• Future Banker

Is the Digital Banking Revolution Taking Banking Back to its Roots?

Updated: Mar 8

One of the most interesting aspects of the digital banking revolution is that in some ways it is actually taking banking back to its origins. The concept that links the original “bancos” in 13th-century Italian piazzas to the cutting-edge developments in (of) today’s Fintech hubs is hyper-personalisation. Using permissioned real-time data to generate customer-specific insights, banks can offer services highly tailored to customers’ needs.

The idea is not new. The original banks were a very good example of hyper-personalization in the absence of technology. They had deep customer understanding because many of them served a segment of one: for instance, the Medici family, or the Republic of Genoa. They offered unique, personalised financial arrangements and terms. Moreover, they focussed not on selling products but on helping a client achieve a certain unique outcome. This personalisation was gradually lost, from the Industrial Revolution onwards. As the Industrial Bank arose to meet increased demand, banking became standardized. That meant offering a limited range of standard products to a mass market. Only the wealthiest continued to receive tailored services.

In the late 20th century, what is known as the IT Bank, essentially offered the same products as the Industrial Bank, but introduced computers and IT to realise internal efficiencies and increase profit margins. Changes were driven from the inside, arguably with little real benefit to customers. In fact, some of the consequences of the IT Bank could be said to have made things worse for customers: centralisation and reduced local presence; in-branch staff with more skills in sales than banking; and the implementation of centralised and rigid ‘computer says no’ style rules. The IT Bank focussed on efficiencies in the bank and its tech stack; it seemed to forget the customer.

Excitingly, the digital revolution is today enabling hyper-personalisation again and indeed bringing it to the top of the banking agenda. Hyper-personalisation is a key way in which banks can differentiate themselves and thrive in testing financial conditions. As the impact of the 2020-21 pandemic continues to be felt, and with interest rates at record lows, banks can’t just rely on traditional interest-rate-bearing products. Hyper-personalization is defined as using real‑time data to generate insights, by using behavioural and data science to deliver services, products and pricing that are context-specific and relevant to customers’ manifest and latent needs. Using digital technologies, a single bank will be able to serve many thousands of individual customers, while still treating each as a segment of one. Banking is coming full circle, but this time far more customers will benefit. However, to successfully make use of consumer data for marketing, banks have to lawfully process and use customer data in an increasingly complex regulatory environment. Some of the regulatory issues that retail banks must navigate include the new prince of data protection – the Protection of Personal Information Act, 2013 (POPIA).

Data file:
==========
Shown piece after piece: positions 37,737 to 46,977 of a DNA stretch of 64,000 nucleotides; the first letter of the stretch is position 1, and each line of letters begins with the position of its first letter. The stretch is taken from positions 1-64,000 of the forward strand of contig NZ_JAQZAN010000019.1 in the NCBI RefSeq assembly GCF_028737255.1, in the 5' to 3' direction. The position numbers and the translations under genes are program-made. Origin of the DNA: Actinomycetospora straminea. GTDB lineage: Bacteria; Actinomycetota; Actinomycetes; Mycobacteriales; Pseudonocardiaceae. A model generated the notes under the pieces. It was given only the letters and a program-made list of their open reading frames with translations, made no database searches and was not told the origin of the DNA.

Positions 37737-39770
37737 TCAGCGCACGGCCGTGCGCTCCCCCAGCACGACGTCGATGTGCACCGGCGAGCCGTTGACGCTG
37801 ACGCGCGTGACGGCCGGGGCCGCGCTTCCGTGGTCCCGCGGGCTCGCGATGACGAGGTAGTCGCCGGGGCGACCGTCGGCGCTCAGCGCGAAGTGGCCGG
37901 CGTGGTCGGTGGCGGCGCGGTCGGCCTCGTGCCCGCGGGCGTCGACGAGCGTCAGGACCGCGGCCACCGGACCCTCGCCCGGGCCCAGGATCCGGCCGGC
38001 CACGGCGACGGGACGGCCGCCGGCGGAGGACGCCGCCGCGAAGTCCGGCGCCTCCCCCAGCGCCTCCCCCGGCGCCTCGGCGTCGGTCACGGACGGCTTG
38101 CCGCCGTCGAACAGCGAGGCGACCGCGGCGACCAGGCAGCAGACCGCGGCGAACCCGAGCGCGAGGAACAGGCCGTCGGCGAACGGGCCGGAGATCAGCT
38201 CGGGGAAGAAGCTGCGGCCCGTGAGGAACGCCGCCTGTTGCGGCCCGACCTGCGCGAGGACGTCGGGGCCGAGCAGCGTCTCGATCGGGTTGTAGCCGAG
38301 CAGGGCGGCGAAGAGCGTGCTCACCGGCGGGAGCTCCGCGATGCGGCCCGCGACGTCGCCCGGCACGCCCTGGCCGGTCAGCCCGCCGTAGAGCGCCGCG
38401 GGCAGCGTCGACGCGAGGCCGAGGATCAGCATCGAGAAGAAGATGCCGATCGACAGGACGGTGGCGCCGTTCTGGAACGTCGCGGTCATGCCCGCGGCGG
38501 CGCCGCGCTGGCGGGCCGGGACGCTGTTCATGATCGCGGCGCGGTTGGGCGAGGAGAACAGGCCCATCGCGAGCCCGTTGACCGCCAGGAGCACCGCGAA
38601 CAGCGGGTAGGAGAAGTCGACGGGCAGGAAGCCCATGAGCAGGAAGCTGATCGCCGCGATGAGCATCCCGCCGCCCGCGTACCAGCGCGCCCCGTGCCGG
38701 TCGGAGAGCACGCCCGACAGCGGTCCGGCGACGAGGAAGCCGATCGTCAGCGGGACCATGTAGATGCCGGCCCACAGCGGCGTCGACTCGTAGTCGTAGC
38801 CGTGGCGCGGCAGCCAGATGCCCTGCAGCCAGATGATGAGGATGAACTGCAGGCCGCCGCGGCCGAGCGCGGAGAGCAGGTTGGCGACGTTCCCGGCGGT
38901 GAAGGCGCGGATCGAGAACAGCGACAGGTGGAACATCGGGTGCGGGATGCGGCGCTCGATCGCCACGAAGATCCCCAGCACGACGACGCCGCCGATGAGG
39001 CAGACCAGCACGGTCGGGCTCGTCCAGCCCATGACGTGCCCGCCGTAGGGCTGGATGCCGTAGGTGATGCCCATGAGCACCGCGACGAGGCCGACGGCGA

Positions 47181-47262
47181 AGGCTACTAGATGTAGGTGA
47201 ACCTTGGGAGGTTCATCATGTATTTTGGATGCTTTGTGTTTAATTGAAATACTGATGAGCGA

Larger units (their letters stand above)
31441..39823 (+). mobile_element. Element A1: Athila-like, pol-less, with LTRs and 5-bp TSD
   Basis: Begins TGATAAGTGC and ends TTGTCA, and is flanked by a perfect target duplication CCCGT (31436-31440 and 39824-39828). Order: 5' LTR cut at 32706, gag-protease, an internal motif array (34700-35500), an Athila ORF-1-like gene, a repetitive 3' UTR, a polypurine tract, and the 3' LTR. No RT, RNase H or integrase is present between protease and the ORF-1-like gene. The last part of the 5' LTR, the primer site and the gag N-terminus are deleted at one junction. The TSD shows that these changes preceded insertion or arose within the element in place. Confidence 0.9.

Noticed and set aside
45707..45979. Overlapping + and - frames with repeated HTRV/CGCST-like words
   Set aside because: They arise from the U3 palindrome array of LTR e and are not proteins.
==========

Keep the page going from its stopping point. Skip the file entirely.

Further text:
Besides personalising their own services, banks should also be considering partnerships with Fintechs. The bank then becomes the curator of a marketplace where - through a single-entry point - a customer can be offered highly personalised services from a rich array of fintech providers. They can then choose the one that best enables them to get the outcome they want. These Fintechs will have access to a customer’s financial landscape and can therefore offer products that suit the customer precisely in an area they specialise in. The bank in turn takes a slice of the profit earned by fintech providers.

Whether in lending, investing, savings or insurance, it is hard to think of a service banks could not offer this way. Of course, making the user experience as smooth and consistent as possible will be crucial, whether the bank is providing its own service or one from a partner third-party provider. But developing the front-end and the necessary APIs is significantly easier than attempting to offer all these services yourself. Moreover, banks are in a strong but benevolent bargaining position with Fintechs, many of whom still find scale and profitability elusive.

In this way, banks can create an offering that, as with the 13th-century Relationship Banks, is firmly about the customer and their outcomes again, rather than merely about pushing products that may not be a neat fit with what the customer actually needs. As we enter the new normal and the age of digitisation, it appears that the demand for hyper-personalised products and services will drive the future of banking. However, the banking sector will have to navigate a myriad of laws and regulations to ensure that in the process of creating hyper-personal solutions for their customers, they do not breach their privacy.

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